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Principles and Practice
Richard L. Phipps and Thomas M. Yanosky
Hardcover, 6×9, 258 pages
ISBN: 978-1-60427-145-4
January 2020

ISBN: 978-1-60427-145-4 Categories: ,


This volume is a must have for professionals and students in forestry, ecology, dendrochronology, biology, geomorphology, and anyone else interested in tree-ring analysis as a practical research tool in land-use planning and natural resource management. This volume has a logic to it that starts at square one, including the collection and processing of cores, and then illustrates how and which data can be applied to questions in the field. The emphasis on using basal area increment (BAI), rather than ring-width indices alone, sets the book apart, and provides an extremely useful methodology. Discussions of growth trajectories based on BAI, changes in growth form, the measurement and applicability of complacent versus sensitive ring series, and the impact of environmental variables upon ring anatomy are discussed with practical examples provided. A wide range of applications include forest stand dynamics, archaeological dating, hydrology, and geomorphic phenomena. Give someone an increment core and a way to measure rings, and this book will guide them to the attainment of useful ecological information.

Key Features

  • Delivers sufficient instruction for the reader to actually apply tree-ring studies to their own particular area of expertise
  • Presents and discusses the applications of ring width and basal area increment analysis for ecological inference
  • Provides practical methods for collection and storage of tree-ring material
  • Includes simple botanical techniques that allow for important inferences concerning historical and present-day environmental conditions
  • Includes a glossary of key terms used in dendroecology

About the author(s)

Richard L. Phipps received his B.S. in Botany from Eastern Illinois University, a M.S. in Botany from The Ohio State University (OSU), and his Ph.D. in botany, with a specialization in ecology, from OSU. He worked as a research botanist for the U.S. Geological Survey for over 30 years, establishing and operating a tree-ring laboratory as a project chief in the National Research Program of the Water Resources Division. Additionally, he taught special courses in dendrochronology and forest ecology at George Washington University (GWU), George Mason University (GMU) (adjunct professor), and the University of Illinois (visiting professor).  He was a major research advisor for Ph.D. candidates and numerous M.S. candidates while at GWU and GMU. His research interests included tree growth, tree physiology, and development and general forest ecology. Outside interests include beekeeping, apitherapy and small engine mechanics. He now divides his time between Fairfax, Virginia and Nags Head, North Carolina.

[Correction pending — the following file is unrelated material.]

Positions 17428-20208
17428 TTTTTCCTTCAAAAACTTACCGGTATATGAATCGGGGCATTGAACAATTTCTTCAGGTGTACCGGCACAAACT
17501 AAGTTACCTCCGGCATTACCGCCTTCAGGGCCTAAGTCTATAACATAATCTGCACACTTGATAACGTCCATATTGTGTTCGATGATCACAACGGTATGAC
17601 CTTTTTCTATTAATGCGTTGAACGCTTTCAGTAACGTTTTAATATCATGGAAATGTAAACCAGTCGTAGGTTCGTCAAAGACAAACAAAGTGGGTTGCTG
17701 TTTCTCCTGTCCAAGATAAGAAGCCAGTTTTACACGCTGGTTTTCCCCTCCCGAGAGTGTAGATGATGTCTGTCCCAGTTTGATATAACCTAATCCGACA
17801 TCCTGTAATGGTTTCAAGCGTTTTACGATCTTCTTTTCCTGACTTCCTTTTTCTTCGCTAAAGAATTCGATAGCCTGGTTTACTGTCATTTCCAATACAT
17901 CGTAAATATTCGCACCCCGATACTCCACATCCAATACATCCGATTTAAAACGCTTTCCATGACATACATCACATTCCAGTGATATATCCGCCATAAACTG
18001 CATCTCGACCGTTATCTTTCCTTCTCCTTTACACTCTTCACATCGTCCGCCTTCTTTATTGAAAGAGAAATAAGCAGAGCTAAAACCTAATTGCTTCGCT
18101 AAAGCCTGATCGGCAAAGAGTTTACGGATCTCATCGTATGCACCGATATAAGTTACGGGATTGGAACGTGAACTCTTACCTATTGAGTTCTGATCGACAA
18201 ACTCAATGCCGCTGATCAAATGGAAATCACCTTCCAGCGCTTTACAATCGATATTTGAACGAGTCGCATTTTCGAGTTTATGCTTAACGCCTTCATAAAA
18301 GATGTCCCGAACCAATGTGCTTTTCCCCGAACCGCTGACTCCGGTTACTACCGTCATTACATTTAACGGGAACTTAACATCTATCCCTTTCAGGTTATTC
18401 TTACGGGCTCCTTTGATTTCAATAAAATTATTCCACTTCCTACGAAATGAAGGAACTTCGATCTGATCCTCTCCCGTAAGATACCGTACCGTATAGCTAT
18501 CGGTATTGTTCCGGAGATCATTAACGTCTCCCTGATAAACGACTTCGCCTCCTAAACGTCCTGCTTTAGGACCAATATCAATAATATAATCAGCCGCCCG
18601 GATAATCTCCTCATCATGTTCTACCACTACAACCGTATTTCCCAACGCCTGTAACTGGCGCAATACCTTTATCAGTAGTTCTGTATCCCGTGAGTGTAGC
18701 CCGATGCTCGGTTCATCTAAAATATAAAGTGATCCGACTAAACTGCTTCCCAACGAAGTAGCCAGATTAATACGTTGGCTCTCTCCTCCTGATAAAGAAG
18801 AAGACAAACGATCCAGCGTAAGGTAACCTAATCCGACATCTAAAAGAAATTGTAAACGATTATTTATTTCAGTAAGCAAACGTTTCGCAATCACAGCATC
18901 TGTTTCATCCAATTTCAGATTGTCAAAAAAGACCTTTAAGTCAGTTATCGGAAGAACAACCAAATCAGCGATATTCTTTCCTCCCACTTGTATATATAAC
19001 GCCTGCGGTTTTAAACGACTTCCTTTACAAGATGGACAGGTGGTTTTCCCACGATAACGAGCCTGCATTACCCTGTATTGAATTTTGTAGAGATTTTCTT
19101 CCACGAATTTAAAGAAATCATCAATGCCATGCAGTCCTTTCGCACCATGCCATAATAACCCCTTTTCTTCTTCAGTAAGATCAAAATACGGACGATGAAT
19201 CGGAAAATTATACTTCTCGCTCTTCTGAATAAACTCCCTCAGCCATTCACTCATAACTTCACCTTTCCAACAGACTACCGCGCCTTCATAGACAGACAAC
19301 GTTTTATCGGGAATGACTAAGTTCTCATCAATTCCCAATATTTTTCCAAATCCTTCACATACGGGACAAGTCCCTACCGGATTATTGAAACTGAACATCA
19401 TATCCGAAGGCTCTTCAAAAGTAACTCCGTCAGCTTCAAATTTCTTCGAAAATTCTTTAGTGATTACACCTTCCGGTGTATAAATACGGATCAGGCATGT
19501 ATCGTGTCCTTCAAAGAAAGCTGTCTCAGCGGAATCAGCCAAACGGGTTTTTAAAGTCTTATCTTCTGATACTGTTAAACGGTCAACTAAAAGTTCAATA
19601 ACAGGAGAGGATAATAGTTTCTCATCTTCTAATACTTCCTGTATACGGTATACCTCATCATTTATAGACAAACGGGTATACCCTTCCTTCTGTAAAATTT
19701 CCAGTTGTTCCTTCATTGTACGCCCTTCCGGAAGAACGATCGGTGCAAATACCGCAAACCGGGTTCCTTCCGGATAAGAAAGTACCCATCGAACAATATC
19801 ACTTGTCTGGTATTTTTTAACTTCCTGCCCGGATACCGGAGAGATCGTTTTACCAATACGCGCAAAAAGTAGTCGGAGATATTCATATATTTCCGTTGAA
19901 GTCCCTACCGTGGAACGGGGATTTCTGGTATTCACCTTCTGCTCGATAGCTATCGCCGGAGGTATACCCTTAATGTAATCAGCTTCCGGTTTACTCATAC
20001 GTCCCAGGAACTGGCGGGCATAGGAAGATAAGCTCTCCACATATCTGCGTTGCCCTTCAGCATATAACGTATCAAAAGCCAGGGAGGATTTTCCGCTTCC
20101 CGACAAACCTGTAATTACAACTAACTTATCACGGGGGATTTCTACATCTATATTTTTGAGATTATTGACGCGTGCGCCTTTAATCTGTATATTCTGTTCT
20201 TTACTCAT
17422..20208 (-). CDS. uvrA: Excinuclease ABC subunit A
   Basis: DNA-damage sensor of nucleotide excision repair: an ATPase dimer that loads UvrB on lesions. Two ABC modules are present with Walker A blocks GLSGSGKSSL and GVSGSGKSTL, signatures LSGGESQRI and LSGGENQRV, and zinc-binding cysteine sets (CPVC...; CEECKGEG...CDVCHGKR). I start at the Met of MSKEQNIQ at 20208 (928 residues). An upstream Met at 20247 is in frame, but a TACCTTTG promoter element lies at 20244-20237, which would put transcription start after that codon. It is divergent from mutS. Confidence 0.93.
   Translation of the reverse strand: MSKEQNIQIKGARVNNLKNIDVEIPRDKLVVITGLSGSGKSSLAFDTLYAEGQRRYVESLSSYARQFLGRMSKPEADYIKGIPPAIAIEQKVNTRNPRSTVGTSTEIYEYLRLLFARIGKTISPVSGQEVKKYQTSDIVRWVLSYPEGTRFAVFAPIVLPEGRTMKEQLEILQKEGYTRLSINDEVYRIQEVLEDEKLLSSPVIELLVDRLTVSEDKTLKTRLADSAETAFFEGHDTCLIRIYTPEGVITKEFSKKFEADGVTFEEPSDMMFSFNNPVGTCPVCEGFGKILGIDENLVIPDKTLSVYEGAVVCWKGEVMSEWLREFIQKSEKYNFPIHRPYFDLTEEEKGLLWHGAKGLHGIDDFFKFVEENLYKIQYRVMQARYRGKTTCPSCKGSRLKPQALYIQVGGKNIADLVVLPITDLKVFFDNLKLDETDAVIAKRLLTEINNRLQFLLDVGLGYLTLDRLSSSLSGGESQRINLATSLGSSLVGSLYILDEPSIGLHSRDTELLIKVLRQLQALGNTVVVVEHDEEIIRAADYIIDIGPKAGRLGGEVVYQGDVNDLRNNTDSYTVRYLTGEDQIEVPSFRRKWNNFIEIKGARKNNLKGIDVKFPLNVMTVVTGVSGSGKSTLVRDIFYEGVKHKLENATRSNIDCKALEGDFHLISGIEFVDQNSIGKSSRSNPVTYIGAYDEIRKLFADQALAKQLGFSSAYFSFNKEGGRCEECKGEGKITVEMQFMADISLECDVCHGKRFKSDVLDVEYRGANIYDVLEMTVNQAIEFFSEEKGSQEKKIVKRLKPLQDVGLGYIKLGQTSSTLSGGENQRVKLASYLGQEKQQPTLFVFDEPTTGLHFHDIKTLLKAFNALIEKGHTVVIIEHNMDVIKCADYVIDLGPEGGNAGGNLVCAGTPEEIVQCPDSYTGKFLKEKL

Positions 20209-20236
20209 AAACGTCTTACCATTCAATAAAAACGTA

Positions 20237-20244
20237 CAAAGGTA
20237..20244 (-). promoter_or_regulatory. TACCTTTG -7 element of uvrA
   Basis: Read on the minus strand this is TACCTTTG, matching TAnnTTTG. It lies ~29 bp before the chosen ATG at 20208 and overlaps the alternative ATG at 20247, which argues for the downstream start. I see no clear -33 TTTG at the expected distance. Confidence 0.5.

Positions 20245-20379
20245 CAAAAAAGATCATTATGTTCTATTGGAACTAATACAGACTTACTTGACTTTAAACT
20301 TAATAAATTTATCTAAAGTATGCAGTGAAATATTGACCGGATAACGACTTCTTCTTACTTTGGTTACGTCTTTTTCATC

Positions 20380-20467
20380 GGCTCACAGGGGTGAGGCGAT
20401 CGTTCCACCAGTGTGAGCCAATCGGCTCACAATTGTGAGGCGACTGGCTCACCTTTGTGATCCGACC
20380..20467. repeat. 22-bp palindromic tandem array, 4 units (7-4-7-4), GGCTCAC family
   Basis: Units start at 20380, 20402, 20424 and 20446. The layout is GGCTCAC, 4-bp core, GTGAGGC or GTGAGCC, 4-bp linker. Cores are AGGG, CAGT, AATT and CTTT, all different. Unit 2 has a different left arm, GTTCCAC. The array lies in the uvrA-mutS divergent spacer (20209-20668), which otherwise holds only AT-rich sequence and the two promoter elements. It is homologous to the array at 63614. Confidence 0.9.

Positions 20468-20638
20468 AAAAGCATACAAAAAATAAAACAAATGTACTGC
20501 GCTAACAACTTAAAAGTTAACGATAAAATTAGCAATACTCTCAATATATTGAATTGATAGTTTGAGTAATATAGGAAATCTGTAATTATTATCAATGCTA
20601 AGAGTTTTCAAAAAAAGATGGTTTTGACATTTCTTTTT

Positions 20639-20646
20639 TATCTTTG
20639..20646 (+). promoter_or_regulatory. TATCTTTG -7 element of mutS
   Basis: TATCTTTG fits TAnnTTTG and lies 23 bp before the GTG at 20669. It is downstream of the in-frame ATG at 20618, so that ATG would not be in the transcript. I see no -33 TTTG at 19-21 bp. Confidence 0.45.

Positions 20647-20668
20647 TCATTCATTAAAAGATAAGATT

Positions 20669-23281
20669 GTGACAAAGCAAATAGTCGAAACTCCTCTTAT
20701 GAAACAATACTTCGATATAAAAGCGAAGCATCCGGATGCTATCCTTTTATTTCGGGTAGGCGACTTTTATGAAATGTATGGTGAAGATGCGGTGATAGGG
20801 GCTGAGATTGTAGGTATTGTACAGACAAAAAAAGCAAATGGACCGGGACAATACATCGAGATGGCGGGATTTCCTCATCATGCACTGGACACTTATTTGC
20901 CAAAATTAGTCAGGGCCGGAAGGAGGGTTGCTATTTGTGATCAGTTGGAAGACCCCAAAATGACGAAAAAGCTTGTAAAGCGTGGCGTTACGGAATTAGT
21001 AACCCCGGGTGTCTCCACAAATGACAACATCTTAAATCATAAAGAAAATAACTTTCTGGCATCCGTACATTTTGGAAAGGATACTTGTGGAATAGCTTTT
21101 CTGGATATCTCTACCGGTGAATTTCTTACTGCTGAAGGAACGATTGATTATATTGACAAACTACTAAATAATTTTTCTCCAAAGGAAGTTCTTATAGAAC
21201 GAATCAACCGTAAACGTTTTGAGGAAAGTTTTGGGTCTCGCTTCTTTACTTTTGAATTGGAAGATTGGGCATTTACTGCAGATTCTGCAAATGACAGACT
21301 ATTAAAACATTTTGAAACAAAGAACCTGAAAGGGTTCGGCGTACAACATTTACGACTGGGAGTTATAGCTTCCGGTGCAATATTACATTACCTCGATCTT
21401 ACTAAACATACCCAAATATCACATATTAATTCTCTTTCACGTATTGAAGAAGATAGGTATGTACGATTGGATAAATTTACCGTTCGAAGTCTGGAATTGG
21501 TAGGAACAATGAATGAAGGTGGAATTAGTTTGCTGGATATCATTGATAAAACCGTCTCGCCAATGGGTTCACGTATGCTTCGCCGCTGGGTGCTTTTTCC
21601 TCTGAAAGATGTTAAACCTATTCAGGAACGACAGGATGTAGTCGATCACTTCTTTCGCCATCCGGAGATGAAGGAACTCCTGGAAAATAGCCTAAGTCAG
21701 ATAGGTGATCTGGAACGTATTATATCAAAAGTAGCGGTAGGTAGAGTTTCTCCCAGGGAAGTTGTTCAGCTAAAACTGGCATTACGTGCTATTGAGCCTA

Thomas M. Yanosky received a B.S. in Biology from Cornell University, an M.S. in Biology from George Mason University, and a Ph.D. in Plant Physiology and Anatomy from George Washington University. For 32 years Tom worked as a Research Botanist at the U.S. Geological Survey where he conducted research on the growth responses of riparian trees to flooding in order to estimate the frequency and magnitude of floods where hydrologic records are incomplete or lacking. In addition, he conducted some of the first studies using the multi-element concentrations within tree rings to estimate the spatial extent and historical onset of contaminated ground water and soils. As an adjunct professor at George Mason University, he taught undergraduate and graduate-level courses in the Department of Biology. Tom was also an associate editor for the International Association of Wood Anatomists Bulletin.  Lepidoptery, art, and 19th century English and American literature are among his other interests and he resides in Canyon Lake, Texas, with his wife, Rhonda.

Table of Contents

Chapter 1: Ring Formation

Chapter 2: Collecting Tree-Ring Material

Chapter 3: Crossdating, Measurement, and Standardization

Chapter 4: Ring-Width Variability for Ecological Inference

Chapter 5: Practical Applications

Chapter 6: Basal Area Increment and the Non-Climatic Component

Chapter 7: Applications of Basal Area Increment

Chapter 8: The Climatic Component: Correlation with Environmental Factors